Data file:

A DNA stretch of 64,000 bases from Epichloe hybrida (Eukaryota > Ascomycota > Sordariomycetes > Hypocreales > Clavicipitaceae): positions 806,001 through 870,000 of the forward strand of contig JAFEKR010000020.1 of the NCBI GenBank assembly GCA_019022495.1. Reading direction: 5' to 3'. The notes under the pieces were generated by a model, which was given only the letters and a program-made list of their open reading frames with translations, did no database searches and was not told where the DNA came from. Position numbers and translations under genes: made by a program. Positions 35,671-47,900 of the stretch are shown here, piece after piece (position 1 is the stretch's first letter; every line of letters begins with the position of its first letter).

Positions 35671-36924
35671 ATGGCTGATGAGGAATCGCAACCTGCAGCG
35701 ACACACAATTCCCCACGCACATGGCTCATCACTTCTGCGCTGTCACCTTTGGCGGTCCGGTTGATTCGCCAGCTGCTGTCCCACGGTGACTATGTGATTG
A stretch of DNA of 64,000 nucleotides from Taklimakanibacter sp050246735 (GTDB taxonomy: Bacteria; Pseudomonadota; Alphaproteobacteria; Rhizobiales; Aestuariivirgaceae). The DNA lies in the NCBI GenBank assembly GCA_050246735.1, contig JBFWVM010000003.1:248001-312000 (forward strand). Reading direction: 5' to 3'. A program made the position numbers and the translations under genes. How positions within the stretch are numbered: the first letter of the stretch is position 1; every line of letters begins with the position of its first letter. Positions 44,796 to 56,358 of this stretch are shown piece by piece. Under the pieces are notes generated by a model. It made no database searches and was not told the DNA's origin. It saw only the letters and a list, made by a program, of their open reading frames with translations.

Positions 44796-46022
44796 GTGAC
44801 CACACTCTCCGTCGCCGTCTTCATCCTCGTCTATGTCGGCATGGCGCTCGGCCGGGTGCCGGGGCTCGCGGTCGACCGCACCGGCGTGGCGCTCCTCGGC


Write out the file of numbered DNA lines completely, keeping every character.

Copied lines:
A DNA stretch of 64,000 bases from Epichloe hybrida (Eukaryota > Ascomycota > Sordariomycetes > Hypocreales > Clavicipitaceae): positions 806,001 through 870,000 of the forward strand of contig JAFEKR010000020.1 of the NCBI GenBank assembly GCA_019022495.1. Reading direction: 5' to 3'. The notes under the pieces were generated by a model, which was given only the letters and a program-made list of their open reading frames with translations, did no database searches and was not told where the DNA came from. Position numbers and translations under genes: made by a program. Positions 35,671-47,900 of the stretch are shown here, piece after piece (position 1 is the stretch's first letter; every line of letters begins with the position of its first letter).

Positions 35671-36924
35671 ATGGCTGATGAGGAATCGCAACCTGCAGCG
35701 ACACACAATTCCCCACGCACATGGCTCATCACTTCTGCGCTGTCACCTTTGGCGGTCCGGTTGATTCGCCAGCTGCTGTCCCACGGTGACTATGTGATTG
A stretch of DNA of 64,000 nucleotides from Taklimakanibacter sp050246735 (GTDB taxonomy: Bacteria; Pseudomonadota; Alphaproteobacteria; Rhizobiales; Aestuariivirgaceae). The DNA lies in the NCBI GenBank assembly GCA_050246735.1, contig JBFWVM010000003.1:248001-312000 (forward strand). Reading direction: 5' to 3'. A program made the position numbers and the translations under genes. How positions within the stretch are numbered: the first letter of the stretch is position 1; every line of letters begins with the position of its first letter. Positions 44,796 to 56,358 of this stretch are shown piece by piece. Under the pieces are notes generated by a model. It made no database searches and was not told the DNA's origin. It saw only the letters and a list, made by a program, of their open reading frames with translations.

Positions 44796-46022
44796 GTGAC
44801 CACACTCTCCGTCGCCGTCTTCATCCTCGTCTATGTCGGCATGGCGCTCGGCCGGGTGCCGGGGCTCGCGGTCGACCGCACCGGCGTGGCGCTCCTCGGC